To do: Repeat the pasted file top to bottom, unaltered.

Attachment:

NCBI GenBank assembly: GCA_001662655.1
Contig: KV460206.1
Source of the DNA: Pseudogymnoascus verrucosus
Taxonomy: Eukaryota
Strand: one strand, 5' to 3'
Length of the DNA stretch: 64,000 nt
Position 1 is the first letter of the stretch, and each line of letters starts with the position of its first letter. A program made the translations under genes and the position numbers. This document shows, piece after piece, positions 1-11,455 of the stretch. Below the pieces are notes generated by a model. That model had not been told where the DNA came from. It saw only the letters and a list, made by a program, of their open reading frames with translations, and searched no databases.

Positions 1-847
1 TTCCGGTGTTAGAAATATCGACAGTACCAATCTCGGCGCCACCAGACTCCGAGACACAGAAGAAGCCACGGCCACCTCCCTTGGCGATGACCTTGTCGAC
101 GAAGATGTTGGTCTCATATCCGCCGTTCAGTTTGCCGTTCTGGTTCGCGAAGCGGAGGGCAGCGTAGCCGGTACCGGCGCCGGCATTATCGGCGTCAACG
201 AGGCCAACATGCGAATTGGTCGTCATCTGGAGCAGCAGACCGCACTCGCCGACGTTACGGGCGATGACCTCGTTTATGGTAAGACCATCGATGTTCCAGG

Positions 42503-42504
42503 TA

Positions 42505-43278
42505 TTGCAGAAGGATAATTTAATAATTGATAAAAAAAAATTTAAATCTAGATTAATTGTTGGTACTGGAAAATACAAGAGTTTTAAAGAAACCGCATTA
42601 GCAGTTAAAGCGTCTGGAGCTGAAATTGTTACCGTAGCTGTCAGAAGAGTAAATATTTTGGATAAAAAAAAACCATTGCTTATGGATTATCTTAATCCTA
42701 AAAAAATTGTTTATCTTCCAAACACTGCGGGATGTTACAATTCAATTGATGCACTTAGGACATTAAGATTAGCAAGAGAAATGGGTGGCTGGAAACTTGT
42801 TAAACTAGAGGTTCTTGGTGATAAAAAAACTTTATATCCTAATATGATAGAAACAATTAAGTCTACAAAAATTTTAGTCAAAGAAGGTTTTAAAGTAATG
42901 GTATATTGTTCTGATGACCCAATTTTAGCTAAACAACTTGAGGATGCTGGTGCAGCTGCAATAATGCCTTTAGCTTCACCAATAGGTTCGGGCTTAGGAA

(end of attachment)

NCBI GenBank assembly: GCA_001662655.1
Contig: KV460206.1
Source of the DNA: Pseudogymnoascus verrucosus
Taxonomy: Eukaryota
Strand: one strand, 5' to 3'
Length of the DNA stretch: 64,000 nt
Position 1 is the first letter of the stretch, and each line of letters starts with the position of its first letter. A program made the translations under genes and the position numbers. This document shows, piece after piece, positions 1-11,455 of the stretch. Below the pieces are notes generated by a model. That model had not been told where the DNA came from. It saw only the letters and a list, made by a program, of their open reading frames with translations, and searched no databases.

Positions 1-847
1 TTCCGGTGTTAGAAATATCGACAGTACCAATCTCGGCGCCACCAGACTCCGAGACACAGAAGAAGCCACGGCCACCTCCCTTGGCGATGACCTTGTCGAC
101 GAAGATGTTGGTCTCATATCCGCCGTTCAGTTTGCCGTTCTGGTTCGCGAAGCGGAGGGCAGCGTAGCCGGTACCGGCGCCGGCATTATCGGCGTCAACG
201 AGGCCAACATGCGAATTGGTCGTCATCTGGAGCAGCAGACCGCACTCGCCGACGTTACGGGCGATGACCTCGTTTATGGTAAGACCATCGATGTTCCAGG

Positions 42503-42504
42503 TA

Positions 42505-43278
42505 TTGCAGAAGGATAATTTAATAATTGATAAAAAAAAATTTAAATCTAGATTAATTGTTGGTACTGGAAAATACAAGAGTTTTAAAGAAACCGCATTA
42601 GCAGTTAAAGCGTCTGGAGCTGAAATTGTTACCGTAGCTGTCAGAAGAGTAAATATTTTGGATAAAAAAAAACCATTGCTTATGGATTATCTTAATCCTA
42701 AAAAAATTGTTTATCTTCCAAACACTGCGGGATGTTACAATTCAATTGATGCACTTAGGACATTAAGATTAGCAAGAGAAATGGGTGGCTGGAAACTTGT
42801 TAAACTAGAGGTTCTTGGTGATAAAAAAACTTTATATCCTAATATGATAGAAACAATTAAGTCTACAAAAATTTTAGTCAAAGAAGGTTTTAAAGTAATG
42901 GTATATTGTTCTGATGACCCAATTTTAGCTAAACAACTTGAGGATGCTGGTGCAGCTGCAATAATGCCTTTAGCTTCACCAATAGGTTCGGGCTTAGGAA